January 3, 2024

Development of a human genetics-guided priority score for 19,365 genes and 399 drug indications

Áine Duffy, Ben Omega Petrazzini, David Stein, Joshua K. Park, Iain S. Forrest, Kyle Gibson, Ha My Vy, Robert Chen, Carla Márquez-Luna, Matthew Mort, Marie Verbanck, Avner Schlessinger, Yuval Itan, David N. Cooper, Ghislain Rocheleau, Daniel M. Jordan & Ron Do

The soaring costs of therapeutic research, estimated in the billions, result from frequent clinical trial failures, largely due to inefficacy. Studies reveal medicines backed by Mendelian loci and genome-wide association studies are two times as likely to acquire approval.

Despite keen interest in leveraging human genetics, present medication prioritization frameworks lack extensive integration of direction of effect (DOE) and various genetic data.

To bridge this gap, the authors present a Genetic Priority Score (GPS) for 19,365 genes and 399 medication indications, demonstrating its effectiveness in prioritizing targets and indicating clinical trial progress. Publicly available results feature a directional version, GPS with DEO (GPS-DOE), delivering enhanced understanding.

 

Genetic Priority Score Created to Prioritize Drug Targets and Indicate Clinical Trial Success

 

GPS was created to improve medication target prioritization founded on a dataset containing genes and medication indications. Employing phenotype-specific traits from clinical variants, coding variants, and genome-wide association loci, the authors incorporate data from different sources, including ClinVar, HGMD, UK Biobank, and Open Targets. After quality control, the resulting dataset incorporated 1,213 medications, 778 genes, and 282 medication indications for the discovery phase. Validation involved utilizing the SIDER 4.1 resource, delivering a dataset with 733 medications, 658 genes, and 325 medication indications. Univariate associations of eight genetic traits with drug indications show substantial correlations.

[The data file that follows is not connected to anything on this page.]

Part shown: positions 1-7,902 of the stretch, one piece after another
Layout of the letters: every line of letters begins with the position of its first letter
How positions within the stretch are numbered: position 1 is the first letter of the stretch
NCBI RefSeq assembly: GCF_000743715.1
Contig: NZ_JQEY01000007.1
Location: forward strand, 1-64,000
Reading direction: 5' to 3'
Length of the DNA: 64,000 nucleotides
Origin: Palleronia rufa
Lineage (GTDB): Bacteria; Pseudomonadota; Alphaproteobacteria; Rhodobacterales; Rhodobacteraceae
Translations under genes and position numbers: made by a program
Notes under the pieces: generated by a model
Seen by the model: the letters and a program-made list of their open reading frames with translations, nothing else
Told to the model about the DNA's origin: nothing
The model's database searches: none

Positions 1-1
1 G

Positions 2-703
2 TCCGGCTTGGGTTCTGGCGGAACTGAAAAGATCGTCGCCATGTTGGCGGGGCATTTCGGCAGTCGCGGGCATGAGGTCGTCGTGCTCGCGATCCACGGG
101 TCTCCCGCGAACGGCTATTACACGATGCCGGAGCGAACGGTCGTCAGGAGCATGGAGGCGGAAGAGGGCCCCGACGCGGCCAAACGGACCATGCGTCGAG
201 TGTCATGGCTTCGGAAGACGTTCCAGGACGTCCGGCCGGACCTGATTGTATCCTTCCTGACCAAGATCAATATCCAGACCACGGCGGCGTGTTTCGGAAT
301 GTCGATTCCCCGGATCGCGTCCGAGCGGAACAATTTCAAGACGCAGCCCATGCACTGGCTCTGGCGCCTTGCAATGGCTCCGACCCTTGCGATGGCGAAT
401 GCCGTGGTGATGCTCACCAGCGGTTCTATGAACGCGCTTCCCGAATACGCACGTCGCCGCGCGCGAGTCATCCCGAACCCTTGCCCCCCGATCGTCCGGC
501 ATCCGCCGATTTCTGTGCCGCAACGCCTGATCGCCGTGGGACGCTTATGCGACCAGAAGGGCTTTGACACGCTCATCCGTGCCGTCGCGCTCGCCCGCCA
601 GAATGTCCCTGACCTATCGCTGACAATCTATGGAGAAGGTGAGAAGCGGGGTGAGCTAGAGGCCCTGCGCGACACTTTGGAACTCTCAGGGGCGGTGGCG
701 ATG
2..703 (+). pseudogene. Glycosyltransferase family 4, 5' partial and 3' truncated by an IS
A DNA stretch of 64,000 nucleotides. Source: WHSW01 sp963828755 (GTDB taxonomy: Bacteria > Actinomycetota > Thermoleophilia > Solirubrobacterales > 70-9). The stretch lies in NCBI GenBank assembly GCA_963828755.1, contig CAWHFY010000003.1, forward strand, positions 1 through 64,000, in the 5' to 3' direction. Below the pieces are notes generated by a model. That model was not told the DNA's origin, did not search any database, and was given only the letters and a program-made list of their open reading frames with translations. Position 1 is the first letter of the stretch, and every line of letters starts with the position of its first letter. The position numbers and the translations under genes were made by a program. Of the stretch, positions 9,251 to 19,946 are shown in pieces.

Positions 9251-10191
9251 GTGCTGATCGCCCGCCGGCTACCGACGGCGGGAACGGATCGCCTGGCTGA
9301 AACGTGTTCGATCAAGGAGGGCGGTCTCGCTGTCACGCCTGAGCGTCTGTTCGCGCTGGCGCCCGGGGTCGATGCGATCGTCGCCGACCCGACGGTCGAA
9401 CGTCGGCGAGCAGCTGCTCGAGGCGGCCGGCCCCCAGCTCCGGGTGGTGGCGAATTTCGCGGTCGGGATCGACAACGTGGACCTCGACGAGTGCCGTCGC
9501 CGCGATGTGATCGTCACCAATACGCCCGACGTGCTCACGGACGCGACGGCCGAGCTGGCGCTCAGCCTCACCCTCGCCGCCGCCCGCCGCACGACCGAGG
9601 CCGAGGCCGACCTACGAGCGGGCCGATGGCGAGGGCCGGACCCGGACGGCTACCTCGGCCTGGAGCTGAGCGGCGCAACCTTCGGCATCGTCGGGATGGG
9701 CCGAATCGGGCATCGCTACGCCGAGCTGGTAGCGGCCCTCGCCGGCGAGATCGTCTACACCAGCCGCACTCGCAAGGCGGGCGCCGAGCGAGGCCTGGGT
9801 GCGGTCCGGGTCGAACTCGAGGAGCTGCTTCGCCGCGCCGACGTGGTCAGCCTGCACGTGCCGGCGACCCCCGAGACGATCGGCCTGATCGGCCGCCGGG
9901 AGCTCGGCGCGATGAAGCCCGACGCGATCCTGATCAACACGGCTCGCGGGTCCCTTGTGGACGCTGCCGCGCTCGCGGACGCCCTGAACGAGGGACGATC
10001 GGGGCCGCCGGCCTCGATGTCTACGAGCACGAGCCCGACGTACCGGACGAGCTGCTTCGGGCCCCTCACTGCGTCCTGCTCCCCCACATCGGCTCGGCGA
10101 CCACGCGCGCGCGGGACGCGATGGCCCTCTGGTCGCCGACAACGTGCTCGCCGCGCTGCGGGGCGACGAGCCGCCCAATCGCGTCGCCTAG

Publicly Released GPS-DOE Provides Enhanced Understanding of Genetic Mechanisms

 

The study also included conducting simulated experiments. Simulations utilizing the SIDER dataset show that high GPS values correspond to greatly improved chances of a gene being a drug indication. The study also observes a correlation between increased GPS values and medication advancement through clinical trial stages, highlighting the GPS’s capability to indicate successful medication targets.

Likewise, a directional version, GPS-DOE, is introduced to integrate the direction of genetic effect and drug mechanism, showing its association with drug indications. The GPS is then expanded to 19,365 genes and 399 phenotypes, pinpointing likely new drug targets and informing various phases of medication development.

 

GPS Pinpoints Promising Therapeutic Targets Across Drug Development Pipeline

In summary, GPS was created to improve the prioritization of therapeutic targets in medication discovery. The GPS incorporates numerous phenotype-specific genetic traits, delivering a comprehensive method for pinpointing successful medication targets. Despite certain impediments, such as discrepancies in medication ascertainment between datasets and possible misclassifications, the GPS demonstrates value in proposing likely therapeutic targets across different phases of medication development, from preclinical to advanced clinical trials.

 

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